If You Really Need to Be Right, Go Ahead
Copyrighted by Lorna Tedder. Originally published in Third Degree of Separation.
She was a former High Priestess, they told me. I didn’t understand how a High Priestess could become “former.” What happened? Did she turn her back on her spirituality? Did she lose it? I didn’t understand.
Sometimes I think of this woman I met last year and get a tightness in my throat. According to her, she wasn’t a former but an ex High Priestess—an anomaly for Northwest Florida— and we might have become friends, except that she made life choices based on safety and materialism. On ego. And I think that’s why she was an ex High Priestess.
The first time I met her was at a friend’s cottage, and she spent a straight three hours complaining about her non-pagan husband and how she was staying with him only because she didn’t have to get a real job and she could live in a really nice house, a really big house, and she could work only when she really felt like it. It was loveless marriage, but she had security, and that’s what she’d chosen. She’d picked her safe, secure husband over the man she really loved, the soul mate she left be- hind. But hey, that’s what she wanted.
She was miserable. And though she spoke of magick, it was clear that the spiritual nature of her works had vanished over the years. I felt no power in her. Just a void. It was a little scary to feel that in a High Priestess.
The last time I saw her, a couple of weeks ago, she’d invited herself to my house for a Gathering. I hadn’t planned to have a Gathering that night. I was under deadline and that evening to finish a project. I was also feeling a little sick and a lot stressed and didn’t really feel up to having company.
After some degree of pleading on her part, I agreed to host a Gathering, provided it started by 6 p.m. and was over early, say by 9 p.m., so I could get back to my work. I could probably use a break, I decided, and if I don’t have a friend to pull me out of any drudgery, I’ll forget to go do something fun.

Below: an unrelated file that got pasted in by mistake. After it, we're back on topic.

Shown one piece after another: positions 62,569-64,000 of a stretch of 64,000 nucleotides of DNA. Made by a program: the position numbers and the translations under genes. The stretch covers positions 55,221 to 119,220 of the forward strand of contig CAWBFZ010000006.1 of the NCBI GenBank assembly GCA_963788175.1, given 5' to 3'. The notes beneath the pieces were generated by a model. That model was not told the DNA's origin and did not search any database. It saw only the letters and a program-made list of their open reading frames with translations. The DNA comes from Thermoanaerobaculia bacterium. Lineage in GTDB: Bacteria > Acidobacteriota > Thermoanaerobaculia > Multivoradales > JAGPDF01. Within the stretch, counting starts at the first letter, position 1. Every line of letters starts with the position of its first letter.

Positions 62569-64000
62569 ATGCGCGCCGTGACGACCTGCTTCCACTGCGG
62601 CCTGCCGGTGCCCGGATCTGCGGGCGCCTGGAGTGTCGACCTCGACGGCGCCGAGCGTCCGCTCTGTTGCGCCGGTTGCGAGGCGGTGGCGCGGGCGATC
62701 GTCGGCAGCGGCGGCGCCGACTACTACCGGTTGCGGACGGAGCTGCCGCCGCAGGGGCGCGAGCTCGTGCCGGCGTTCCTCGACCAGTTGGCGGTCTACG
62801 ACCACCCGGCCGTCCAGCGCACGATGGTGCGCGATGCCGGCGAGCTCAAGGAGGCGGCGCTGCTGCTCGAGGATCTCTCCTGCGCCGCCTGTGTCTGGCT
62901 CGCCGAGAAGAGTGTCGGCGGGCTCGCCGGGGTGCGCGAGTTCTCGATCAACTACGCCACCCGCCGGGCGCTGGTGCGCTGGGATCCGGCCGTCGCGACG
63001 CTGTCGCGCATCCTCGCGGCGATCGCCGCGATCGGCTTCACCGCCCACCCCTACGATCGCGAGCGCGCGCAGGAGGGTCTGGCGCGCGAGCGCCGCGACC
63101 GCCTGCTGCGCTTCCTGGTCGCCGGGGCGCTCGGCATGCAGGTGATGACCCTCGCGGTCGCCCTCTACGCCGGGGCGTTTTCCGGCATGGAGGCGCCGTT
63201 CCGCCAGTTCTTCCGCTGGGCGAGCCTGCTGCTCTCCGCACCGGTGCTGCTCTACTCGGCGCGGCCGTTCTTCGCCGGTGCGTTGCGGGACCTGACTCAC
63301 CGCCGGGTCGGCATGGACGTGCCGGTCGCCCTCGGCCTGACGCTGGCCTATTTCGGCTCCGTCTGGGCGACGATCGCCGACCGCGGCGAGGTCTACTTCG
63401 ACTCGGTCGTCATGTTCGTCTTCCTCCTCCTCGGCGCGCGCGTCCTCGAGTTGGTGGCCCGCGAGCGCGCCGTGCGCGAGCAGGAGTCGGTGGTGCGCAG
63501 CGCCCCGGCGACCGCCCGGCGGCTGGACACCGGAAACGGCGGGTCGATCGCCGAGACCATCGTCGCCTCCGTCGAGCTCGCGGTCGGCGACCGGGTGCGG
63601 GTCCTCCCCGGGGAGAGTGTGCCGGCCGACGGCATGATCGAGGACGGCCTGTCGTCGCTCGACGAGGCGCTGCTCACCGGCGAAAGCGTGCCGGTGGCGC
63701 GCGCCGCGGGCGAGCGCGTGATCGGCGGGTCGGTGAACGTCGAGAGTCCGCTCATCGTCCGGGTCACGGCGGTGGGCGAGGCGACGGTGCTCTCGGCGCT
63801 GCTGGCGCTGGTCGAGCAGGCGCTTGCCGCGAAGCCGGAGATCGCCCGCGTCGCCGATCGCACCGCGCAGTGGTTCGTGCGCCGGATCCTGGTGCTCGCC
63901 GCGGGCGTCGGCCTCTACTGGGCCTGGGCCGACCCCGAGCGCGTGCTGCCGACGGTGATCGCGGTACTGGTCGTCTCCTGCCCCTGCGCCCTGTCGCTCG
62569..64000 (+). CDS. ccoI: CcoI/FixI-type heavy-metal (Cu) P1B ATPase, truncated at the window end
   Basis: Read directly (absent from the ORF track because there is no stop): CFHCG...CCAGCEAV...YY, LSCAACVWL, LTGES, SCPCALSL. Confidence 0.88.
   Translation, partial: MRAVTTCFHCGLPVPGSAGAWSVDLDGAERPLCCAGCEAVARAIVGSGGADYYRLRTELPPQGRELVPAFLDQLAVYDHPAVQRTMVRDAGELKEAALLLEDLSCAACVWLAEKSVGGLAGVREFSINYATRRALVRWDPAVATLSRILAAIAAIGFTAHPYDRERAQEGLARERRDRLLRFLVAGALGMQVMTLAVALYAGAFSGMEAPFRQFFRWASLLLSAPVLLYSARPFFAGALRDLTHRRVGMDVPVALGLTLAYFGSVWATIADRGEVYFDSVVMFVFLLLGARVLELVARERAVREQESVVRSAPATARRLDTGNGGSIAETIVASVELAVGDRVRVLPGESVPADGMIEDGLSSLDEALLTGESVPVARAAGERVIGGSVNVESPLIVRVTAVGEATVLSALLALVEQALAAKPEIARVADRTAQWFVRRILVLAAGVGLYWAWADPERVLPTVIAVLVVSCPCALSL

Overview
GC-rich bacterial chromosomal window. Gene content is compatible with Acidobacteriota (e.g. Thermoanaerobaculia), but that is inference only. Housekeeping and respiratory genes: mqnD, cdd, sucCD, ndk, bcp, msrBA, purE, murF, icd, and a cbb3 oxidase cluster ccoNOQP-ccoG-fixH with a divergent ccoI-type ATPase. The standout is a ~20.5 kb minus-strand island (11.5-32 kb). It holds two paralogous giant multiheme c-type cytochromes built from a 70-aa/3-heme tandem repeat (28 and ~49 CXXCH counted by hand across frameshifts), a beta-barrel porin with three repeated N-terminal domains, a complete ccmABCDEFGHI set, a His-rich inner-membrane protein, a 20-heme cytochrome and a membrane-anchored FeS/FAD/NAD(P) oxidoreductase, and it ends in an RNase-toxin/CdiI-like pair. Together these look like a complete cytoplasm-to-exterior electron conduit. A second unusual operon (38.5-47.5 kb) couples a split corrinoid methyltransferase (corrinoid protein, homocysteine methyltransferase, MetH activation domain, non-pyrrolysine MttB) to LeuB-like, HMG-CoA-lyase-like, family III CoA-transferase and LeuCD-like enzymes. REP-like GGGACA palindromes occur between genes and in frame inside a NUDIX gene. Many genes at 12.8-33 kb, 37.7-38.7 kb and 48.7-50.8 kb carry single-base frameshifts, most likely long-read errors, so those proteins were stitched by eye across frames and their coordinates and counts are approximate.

About 10 p.m., she showed up, with friends in tow and en route to a night of clubbing in Destin. I’d put on the big pot of turkey spaghetti, a nice salad, and bread, and I’d already fed the girls and proceeded to work on my project while I waited for my guests to arrive. I’d honestly given up on them by the time they rang the doorbell.
They’d eaten elsewhere and not told me. But hey, spaghetti freezes, and that’s fine, too. Rude, yes, but I wasn’t really out any time, effort, or money because of it.
Privately and in an embarrassed moment, one of her friends confessed that the real reason she’d invited herself over was that she wanted to see my house, which she’d heard was big like hers. Ah. No, the real reason was she wanted to compete, and me, I didn’t want to even play.
As usual, I’d put out a selection of wines for my guests. I enjoy doing that. I like playing hostess at my Gatherings. Her friends asked to share the bottle I’d already opened, an Aziano chianti. But she turned up her nose at every bottle on the countertop.
“Don’t you have anything sweet? A white wine?” she asked. “Maybe I’m spoiled, but the last bottle of wine I had was a $400 bottle.”